A Man Who Refused To Wear A Condom Committed Sexual Assault, Ontario Judge Rules

Photographed by Olivia Locher.
If a man refuses to wear a condom during sex, against his partner’s wishes and after agreeing to do so, it is sexual assault, according to an Ontario court. Superior Court Justice Nathalie Champagne ruled that when Anibal Rivera didn’t use a condom, he violated his sexual partner’s autonomy and therefore his actions “amounted to fraud and caused a significant risk of serious bodily harm,” reports The Canadian Press.
Rivera, from Valleyfield, QC, met up with his victim, a woman who cannot be identified, at her home in Cornwall, ON, after arranging to meet on the dating site Plenty of Fish. Before the encounter, the woman told Rivera via text that condoms were mandatory, and he agreed. The woman testified that she restated the terms in person but that Rivera proceeded to have sex with her without a condom and without her consent, telling her he was "clean." Rivera testified that the woman agreed to have sex with him as long as he pulled out before ejaculating. Rivera left the victim’s home after a few minutes of small talk.
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“In my view, Mr. Rivera led the complainant to believe he would wear a condom as he had previously agreed to do so and at the last minute, he penetrated her without a condom telling her it would be OK,” Justice Champagne said in her ruling. “I find his failure to wear a condom increased the complainant’s risk of pregnancy and constitutes a significant risk of bodily harm … Her consent was therefore vitiated by this action.”
The day after the event in question, the woman went to the hospital to get pregnancy and STI tests and conducted a sexual-assault kit. A few days later, she contacted the police. All of these details were presented to the court before Justice Champagne made her ruling.
Details such as the small talk after the assault and the few days it took the victim to bring the case to the police are the kind of factors that in the past have been used against sexual assault accusers to discredit their accounts, leading to victim blaming and unjust rulings.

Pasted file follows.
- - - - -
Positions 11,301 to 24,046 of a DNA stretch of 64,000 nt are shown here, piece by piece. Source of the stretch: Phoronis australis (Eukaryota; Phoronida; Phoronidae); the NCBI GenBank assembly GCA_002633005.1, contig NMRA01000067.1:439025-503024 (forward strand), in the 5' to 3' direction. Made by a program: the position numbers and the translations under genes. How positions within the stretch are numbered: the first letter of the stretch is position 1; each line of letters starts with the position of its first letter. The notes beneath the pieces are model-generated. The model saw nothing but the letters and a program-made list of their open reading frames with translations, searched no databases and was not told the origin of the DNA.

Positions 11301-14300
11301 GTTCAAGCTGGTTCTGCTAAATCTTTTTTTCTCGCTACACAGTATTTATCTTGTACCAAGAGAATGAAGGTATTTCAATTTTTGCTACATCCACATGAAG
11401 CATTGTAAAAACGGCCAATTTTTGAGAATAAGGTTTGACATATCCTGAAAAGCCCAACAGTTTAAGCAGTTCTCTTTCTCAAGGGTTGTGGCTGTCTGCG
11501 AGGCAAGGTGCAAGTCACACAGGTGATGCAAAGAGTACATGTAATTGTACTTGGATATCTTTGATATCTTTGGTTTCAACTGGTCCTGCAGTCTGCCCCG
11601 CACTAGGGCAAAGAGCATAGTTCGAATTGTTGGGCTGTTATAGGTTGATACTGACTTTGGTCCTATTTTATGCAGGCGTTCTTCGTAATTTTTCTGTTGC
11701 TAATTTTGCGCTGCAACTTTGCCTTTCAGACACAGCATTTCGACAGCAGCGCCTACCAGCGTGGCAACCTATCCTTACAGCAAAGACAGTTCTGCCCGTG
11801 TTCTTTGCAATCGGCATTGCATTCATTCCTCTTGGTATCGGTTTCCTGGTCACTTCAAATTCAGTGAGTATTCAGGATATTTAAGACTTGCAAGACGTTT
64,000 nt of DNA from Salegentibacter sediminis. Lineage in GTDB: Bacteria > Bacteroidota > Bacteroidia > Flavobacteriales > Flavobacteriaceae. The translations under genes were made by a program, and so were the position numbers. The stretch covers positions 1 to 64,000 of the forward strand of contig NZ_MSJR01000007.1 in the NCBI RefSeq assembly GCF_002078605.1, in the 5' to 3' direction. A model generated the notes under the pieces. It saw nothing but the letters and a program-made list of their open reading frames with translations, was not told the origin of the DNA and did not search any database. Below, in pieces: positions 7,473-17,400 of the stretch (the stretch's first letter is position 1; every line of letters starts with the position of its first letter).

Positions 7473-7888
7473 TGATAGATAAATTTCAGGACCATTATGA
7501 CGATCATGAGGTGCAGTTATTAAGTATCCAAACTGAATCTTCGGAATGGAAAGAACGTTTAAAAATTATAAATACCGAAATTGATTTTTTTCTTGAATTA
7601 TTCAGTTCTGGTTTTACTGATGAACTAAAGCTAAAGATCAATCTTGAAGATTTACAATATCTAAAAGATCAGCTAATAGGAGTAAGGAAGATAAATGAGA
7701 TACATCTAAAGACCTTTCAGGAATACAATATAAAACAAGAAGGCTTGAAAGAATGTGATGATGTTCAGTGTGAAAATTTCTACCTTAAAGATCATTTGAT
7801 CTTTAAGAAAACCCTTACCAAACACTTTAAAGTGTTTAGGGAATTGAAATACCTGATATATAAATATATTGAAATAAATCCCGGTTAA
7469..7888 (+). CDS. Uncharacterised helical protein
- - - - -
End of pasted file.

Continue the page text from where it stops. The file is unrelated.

“We see this in multiple sexual violence cases that come up. We’ve had situations where time after time, it’s the person who has been harmed whose actions are really judged,” sexual violence educator and advocate Farrah Khan tells Refinery29. “There is supposed to be a ‘normal’ way you react to sexual violence, which is crying, screaming, running away or fighting back but, in fact, the most common reaction to sexual violence is freezing. I hope we see more judges who have an understanding of that.” Khan says that Justice Champagne made a “trauma-informed” decision that took into account the emotional state of the victim.
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In her ruling, Justice Champagne said there was no reason to base her decision on the woman’s actions after the encounter.
“It would be inappropriate for me to do so and would invoke myths and stereotypes about how victims of sexual assault should act,” she said.
Khan says other myths include the idea that people who are assaulted will always cry and act hysterically after the attack, that sexual violence only includes rape that leaves physical cuts or bruises, and that victims lie about being assaulted (in fact, the number of false sexual assault reports is very low and most assaults go unreported).
Justice Champagne expanded on her ruling and said that the victim’s actions after the assault were logical steps to protect her safety and privacy.
"It stands to reason that a complainant might make small talk to keep things calm and avoid unwanted contact,” she said. “It would not be unreasonable for a complainant to take some time to consider whether or not to proceed with a complaint given the stress and scrutiny of intimate details of one's life involved in the criminal court process."
“Here’s a woman who was taking control of her sexual life, like so many of us do,” Khan says of the victim in this case. “She communicated what she wanted and then she gets sexually assaulted. There’s no one way to survive, heal, or respond to sexual violence and that’s what the judge was affirming and that’s why [this ruling] is so powerful.”
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This case comes just days after public outrage over a U.S. family court judge who showed sympathy towards a 16-year-old accused rapist because he came from a “good family” and did “extremely well” in school.
Khan hopes Justice Champagne can be an example to other judges and an illustration to support the need for Bill C-337, the legislation proposed by former federal Conservative leader Rona Ambrose that would require anyone seeking a federal judicial appointment to go through mandatory training on sexual assault.
If you have experienced sexual violence and are in need of crisis support, please visit Shelter Space.
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